Mi’kmaw Conservation Group

The Confederacy of Mainland Mi’kmaq (CMM) is a tribal organization located in Millbrook First Nation, Nova Scotia. The mission statement best summarizes the objectives of the organization: “To proactively promote and assist Mi’kmaw communities’ initiatives toward self-determination and enhancement of community.” The CMM delivers a variety of community programs and advisory services to eight Mi’kmaq Communities in Nova Scotia. The staff consists of a team of professional First Nations experts who bring unique Mi’kmaw perspectives to current issues. 

In 2012, the CMM established the Mi’kmaw Conservation Group (MCG) with the objective of promoting and restoring the concept and practice of Netukulimk in Nova Scotia. These watersheds are of historical significance to the Mi’kmaq. Netukulimk encompasses the Mi’kmaq way of life including the values, the practices, and the cultural meanings of traveling and living amongst the land and water. Without wasting anything and only taking what was needed, the Mi’kmaq foster a spiritual relationship with all aquatic and terrestrial life that provides them healthy food since time immemorial.

Nova Scotia
Project Type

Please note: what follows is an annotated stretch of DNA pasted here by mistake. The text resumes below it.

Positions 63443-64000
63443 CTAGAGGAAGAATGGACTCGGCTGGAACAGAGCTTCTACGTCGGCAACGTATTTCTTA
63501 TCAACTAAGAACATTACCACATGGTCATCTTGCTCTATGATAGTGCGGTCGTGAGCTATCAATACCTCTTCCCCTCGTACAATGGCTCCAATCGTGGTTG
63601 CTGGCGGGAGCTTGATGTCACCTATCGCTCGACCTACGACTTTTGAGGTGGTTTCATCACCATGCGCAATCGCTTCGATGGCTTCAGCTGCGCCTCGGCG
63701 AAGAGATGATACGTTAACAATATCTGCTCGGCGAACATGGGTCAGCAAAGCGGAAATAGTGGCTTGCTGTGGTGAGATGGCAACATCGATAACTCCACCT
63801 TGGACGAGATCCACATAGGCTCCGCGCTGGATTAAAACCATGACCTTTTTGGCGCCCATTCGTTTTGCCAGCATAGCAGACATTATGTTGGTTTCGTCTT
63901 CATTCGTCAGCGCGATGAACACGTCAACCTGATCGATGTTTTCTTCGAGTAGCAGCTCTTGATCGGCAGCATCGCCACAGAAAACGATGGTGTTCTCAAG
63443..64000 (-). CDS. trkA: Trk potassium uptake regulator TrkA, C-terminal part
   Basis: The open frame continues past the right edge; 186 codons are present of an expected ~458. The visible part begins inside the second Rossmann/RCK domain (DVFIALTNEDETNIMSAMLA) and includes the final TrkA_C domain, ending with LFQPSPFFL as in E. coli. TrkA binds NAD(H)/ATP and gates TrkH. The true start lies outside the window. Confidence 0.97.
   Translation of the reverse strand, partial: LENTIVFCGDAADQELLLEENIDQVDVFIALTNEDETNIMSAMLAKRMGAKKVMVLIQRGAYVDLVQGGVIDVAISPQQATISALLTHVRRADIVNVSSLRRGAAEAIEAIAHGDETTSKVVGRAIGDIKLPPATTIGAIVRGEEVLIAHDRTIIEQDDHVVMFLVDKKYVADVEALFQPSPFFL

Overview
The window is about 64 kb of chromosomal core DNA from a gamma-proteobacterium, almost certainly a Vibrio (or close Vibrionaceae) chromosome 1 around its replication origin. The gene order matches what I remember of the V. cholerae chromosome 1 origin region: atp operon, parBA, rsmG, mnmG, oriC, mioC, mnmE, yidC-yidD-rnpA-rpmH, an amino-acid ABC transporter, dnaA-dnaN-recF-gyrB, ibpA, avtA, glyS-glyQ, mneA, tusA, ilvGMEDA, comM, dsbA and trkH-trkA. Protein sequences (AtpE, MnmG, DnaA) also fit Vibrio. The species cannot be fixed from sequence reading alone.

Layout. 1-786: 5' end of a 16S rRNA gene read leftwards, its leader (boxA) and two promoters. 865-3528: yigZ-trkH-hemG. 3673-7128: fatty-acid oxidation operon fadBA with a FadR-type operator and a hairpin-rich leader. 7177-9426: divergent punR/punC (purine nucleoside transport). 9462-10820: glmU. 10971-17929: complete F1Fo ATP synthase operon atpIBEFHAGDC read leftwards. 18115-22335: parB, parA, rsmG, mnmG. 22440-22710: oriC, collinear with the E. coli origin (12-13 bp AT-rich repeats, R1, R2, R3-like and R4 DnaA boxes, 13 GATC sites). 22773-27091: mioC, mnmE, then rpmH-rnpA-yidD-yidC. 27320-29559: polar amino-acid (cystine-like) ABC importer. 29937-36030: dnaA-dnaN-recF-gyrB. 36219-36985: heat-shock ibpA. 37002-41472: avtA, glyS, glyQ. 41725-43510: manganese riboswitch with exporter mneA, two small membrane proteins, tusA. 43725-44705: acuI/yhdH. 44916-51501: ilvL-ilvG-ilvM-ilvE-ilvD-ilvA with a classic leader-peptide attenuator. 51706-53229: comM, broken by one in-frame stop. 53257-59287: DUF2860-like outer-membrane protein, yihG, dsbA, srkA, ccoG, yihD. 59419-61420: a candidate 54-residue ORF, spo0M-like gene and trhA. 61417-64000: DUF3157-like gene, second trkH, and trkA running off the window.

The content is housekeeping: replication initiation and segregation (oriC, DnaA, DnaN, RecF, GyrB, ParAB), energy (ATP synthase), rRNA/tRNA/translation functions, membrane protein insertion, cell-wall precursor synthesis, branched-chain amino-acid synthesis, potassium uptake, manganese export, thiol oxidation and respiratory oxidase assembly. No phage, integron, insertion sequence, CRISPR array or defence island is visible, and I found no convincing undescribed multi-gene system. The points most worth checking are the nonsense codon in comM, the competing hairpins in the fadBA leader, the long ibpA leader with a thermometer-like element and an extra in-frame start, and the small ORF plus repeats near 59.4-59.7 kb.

Over time the traditional and unceded territory of the Mi’kmaq has changed because of industrial development. Today, CMM addresses cumulative effects by building community capacity in undertaking training directly relative to monitoring the past, present, and future effects of industrial developments on their land. Education is at the center of their approach as pedagogical information is easily accessible to community members. Alongside the technical and conceptual aspects of the available training, there is a well-defined goal to bring community members together, including elders and youth, to reinforce the input of their ancestral ecological knowledge into the assessment protocols already in place. By promoting the “Two-Eyed Seeing” approach, they broaden the scientific perspectives of impact assessment by acknowledging the qualities of both Western and Mi’kmaq knowledge systems and the need to balance their influence into those processes. By doing so, and considering the importance of Netukulimk, cumulative effects monitoring is understood as a way of taking values, culture, socio-economic conditions, language, etc. into account beyond solely environmental components.

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